"Mysterious sympathy". "That unfathomable smile". "The peculiar glance". "The charm of the deceiver". "The kindness which conceals a cruel purpose". "Indecipherable and fascinating enigma". "Two diverse elements are united in the smile". "The demoniacal charm of this smile".

There is certainly more than one set of contradictions beyond Leonardo's mystery paintings. I propose that one of them belongs to the spectrum today called non-binary. The androgynous quality of Leonardo's John the Baptist has struck viewers forever. Leonardo's homosexual preferences were never a secret, nor his asexual practices. He is on record of abhorring the very idea of sexual intercourse.

A Leonardo paradox is that he is the greatest symbol of mainstream culture, and yet his paintings frankly challenge received sex and gender roles.

Freud was a pioneer in proposing a constitutional bisexuality in human psychology, but at the time of writing the Leonardo essay he was partly stuck in the past in viewing homosexuality as abnormal, while at the same time affirming there was nothing neurotic or pathological in Leonardo.

If we apply the term "queer" to Leonardo, it does not sound wrong, but we should not banalize him by labelling him a "queer artist". He belongs to the great tradition of classical antiquity and the context of fellow artists like Michelangelo and Caravaggio. Their identity politics is not a matter of limitation but of liberation in their search of a wider, opener and more universal sense of human experience.

Leonardo's worldview was based on empirical observation and rational experiment. Most of his paintings have religious subjects, but even in them, Leonardo focuses on the human, not the superhuman. He does have a profound sense of the sacred, a reverence of the mystery of life.

Leonardo's genius as a painter involved a talent for orchestrating a symphony of multiple looks. That's why his portraits are unfathomable and inexhaustible.

In our age, understanding better than ever the complexity and variety of sex and gender, it is also easier to appreciate the queer gaze of Leonardo.

Guia Besana: Mona Lisa at Le Louvre. Photo credit: Guia Besana for The New York Times, 28 July, 2014.

As a film historian I have kept returning to Leonardo da Vinci particularly since 2012, when I started to systematically revisit art history as a reference point to the cinema's transition into the digital era.

Digital cinema was being justly celebrated for being bright and clear. But Mona Lisa is an excellent example of the opposite of bright and clear. It is almost an apparition, a dream vision emerging from mist.

Leonardo was a master of the Renaissance device of sfumato ("in the manner of smoke") where everything is shrouded in subtle haze.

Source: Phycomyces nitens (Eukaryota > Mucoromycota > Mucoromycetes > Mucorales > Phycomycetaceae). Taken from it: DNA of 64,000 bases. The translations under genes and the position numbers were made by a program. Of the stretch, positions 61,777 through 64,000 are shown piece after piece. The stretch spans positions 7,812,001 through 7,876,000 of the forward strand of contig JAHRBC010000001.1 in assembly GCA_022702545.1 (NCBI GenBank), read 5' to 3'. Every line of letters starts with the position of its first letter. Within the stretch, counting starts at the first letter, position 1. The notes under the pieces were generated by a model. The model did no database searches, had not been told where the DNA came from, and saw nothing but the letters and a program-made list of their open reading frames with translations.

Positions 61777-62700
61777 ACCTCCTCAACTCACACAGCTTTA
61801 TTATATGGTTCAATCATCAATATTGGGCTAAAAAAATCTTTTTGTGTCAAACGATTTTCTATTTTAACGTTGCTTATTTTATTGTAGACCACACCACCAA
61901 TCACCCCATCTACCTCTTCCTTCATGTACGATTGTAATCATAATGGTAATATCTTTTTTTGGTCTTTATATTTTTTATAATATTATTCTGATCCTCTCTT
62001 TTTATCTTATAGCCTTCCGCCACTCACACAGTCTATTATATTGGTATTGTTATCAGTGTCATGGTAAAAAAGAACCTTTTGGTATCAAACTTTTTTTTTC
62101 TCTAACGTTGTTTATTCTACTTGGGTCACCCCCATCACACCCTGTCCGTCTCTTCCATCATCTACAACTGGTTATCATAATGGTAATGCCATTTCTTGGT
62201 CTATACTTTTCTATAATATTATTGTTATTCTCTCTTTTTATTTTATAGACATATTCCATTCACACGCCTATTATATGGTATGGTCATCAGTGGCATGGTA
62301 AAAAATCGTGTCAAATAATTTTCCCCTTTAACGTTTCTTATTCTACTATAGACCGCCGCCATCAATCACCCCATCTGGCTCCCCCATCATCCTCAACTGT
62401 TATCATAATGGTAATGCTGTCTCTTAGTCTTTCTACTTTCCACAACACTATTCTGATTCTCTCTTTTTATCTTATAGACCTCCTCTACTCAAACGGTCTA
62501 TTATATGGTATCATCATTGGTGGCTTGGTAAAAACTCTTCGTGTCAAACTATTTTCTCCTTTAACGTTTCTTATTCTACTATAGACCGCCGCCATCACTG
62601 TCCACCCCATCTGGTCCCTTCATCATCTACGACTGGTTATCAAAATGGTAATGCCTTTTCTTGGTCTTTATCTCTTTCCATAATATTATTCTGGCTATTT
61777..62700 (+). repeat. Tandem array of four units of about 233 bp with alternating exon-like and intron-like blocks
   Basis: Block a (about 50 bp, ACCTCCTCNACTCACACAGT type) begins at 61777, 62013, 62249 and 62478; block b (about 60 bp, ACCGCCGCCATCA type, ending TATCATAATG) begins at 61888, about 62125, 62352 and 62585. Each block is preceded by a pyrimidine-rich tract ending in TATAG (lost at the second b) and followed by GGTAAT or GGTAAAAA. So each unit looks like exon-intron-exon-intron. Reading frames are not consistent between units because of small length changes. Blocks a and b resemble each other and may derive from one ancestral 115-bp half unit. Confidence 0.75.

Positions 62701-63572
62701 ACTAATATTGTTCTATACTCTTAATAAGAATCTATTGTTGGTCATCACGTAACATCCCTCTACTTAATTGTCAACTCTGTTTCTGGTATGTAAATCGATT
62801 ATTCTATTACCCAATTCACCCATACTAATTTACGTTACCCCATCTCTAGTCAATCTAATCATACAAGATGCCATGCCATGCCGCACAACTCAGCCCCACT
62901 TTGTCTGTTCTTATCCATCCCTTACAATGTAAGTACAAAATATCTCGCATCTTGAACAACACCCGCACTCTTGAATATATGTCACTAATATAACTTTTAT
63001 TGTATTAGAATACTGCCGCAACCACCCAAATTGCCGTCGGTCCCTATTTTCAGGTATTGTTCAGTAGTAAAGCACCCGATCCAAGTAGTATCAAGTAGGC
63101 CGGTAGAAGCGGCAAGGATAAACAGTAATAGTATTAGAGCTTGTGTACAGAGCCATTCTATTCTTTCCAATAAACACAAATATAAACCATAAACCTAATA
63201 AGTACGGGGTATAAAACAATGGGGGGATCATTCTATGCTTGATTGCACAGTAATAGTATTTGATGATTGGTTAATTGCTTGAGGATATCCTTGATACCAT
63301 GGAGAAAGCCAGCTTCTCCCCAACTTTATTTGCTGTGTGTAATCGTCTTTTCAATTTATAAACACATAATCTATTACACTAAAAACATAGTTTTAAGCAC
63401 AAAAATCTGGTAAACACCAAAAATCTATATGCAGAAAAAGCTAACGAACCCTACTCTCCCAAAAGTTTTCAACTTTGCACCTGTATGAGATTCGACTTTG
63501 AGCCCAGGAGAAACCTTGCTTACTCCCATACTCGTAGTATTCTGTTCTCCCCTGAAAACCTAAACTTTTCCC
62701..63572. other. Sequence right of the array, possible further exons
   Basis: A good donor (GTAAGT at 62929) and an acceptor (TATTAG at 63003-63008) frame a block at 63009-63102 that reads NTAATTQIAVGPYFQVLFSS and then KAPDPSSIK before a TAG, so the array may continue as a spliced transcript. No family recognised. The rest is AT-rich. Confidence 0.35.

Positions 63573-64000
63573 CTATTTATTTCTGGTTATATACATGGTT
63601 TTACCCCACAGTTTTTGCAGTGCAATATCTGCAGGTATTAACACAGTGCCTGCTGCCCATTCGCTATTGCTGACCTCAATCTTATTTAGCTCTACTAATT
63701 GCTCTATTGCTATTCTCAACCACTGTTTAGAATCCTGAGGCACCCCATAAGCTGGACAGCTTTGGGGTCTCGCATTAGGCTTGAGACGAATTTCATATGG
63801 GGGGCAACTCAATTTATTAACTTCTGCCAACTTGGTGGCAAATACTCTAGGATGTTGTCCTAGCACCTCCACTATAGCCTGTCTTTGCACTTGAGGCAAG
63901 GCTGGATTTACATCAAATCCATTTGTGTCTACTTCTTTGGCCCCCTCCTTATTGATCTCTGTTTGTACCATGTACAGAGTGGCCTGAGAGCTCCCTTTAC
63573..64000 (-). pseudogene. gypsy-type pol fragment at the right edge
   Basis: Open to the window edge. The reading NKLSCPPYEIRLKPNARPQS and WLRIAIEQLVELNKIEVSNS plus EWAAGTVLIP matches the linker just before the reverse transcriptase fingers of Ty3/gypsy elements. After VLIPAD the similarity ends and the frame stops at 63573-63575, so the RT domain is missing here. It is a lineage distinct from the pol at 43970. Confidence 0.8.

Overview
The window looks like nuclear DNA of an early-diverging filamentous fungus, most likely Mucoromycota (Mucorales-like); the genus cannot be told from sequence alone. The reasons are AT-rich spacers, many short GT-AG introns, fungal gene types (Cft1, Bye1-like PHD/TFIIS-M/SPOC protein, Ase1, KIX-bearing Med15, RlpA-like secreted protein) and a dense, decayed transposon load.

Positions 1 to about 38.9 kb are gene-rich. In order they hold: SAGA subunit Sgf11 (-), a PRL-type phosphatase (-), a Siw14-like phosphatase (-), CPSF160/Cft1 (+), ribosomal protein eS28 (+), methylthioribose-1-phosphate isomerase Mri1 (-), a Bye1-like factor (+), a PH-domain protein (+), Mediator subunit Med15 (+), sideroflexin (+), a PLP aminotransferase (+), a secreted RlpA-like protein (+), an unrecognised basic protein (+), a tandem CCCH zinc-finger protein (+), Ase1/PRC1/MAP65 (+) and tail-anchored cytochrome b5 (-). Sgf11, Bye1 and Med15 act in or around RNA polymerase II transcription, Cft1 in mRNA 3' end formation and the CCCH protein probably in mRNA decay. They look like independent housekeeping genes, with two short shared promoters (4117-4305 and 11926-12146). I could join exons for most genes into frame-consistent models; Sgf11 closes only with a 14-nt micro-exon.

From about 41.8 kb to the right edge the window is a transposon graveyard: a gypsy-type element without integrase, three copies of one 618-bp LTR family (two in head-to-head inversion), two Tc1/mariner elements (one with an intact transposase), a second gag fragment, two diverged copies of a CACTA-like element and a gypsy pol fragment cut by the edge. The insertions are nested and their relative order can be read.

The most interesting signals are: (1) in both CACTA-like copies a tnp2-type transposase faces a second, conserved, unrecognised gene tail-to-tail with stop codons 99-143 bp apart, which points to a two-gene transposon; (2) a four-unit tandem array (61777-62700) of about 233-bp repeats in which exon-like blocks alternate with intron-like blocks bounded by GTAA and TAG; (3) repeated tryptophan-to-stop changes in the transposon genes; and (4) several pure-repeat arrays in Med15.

He was also one of the pioneers of the chiaroscuro ("bright dark") which is a way of painting with light: the figures are not conveyed in the manner of clear line drawings but emerging from light and shadows.


As a man of the cinema I have also been troubled about the trend of restoration overkill. In exhibitions of old masters I find the relentlessly glossy surfaces of restored oil paintings uncanny.

I preferred the Sistine Chapel before restoration. In Michelangelo's paintings, eyes are all-important. In restoration, the twinkle in the eyes of his figures has disappeared.

I also preferred Rembrandt before restoration. I understand the urge to do something to the dark patina accrued over centuries. But with the removal of the darkness something else disappears, too. The paintings are now ghosts of their former selves.

The original glory of Leonardo's paintings is now only possible to fathom by straining the imagination. We can read from old testimonies, recorded by contemporaries such as Giorgio Vasari, how they looked and register what is missing. Mona Lisa has been cropped and changed in a successsion of restorations. For instance she has lost her celebrated eyebrows.


The strange smiles in Leonardo's paintings after the year 1500 have affinities with predecessors in Ancient Greek and Etruscan art. The smiles seem to suggest long-forgotten secrets among artists separated by millennia.

Soon after Leonardo's death, Mannerism started, a current characterized by an increasing awareness of the paradoxical and the alienated. Representative figures included Dr. Faustus, Don Juan, Don Quixote and Hamlet. "There are more things in heaven and earth, Horatio, Than are dreamt of in your philosophy".

It is tempting to reflect Leonardo's strange paintings of the 1500s with regard to Mannerism. But my personal response is that they are not predecessors of Mannerism. They look back to something primitive and original that had been repressed during the Gothic centuries. The Rinascimento of Leonardo seems to refer, besides a return to a natural focus after a thousand years of a supernatural one, also to the rebirth of ancient, pre-Christian secrets on many levels.

Friday, April 02, 2021

Hemingway 1–3 (2021)

"A smiling Hemingway and his three sons in Bimini after a rare four-marlin day. Photo: Ernest Hemingway Photograph Collection, John F. Kennedy Presidential Library and Museum, Boston ." Photo and caption: Anglers Journal: "Fighting Big Fish with Ernest Hemingway", 25 March 2019.

Hemingway : A Writer (1899–1929)
Hemingway : The Avatar (1929–1944)
Hemingway : The Blank Page (1944–1961)
    US 2021. PC: Florentine Films / WETA (Washington, D.C.). P: Sarah Botstein, Lynn Novick, Ken Burns. Co-P: Salimah El-Amin, Lucas Frank. Assoc P: Vanessa Gonzalez-Block, Jonah Velasco. A
    D: Ken Burns, Lynn Novick. SC: Geoffrey C. Ward. M: Johnny Gandelsman. Add M: David Cieri. Soundtrack selections: J. S. Bach.
    Narrator: Peter Coyote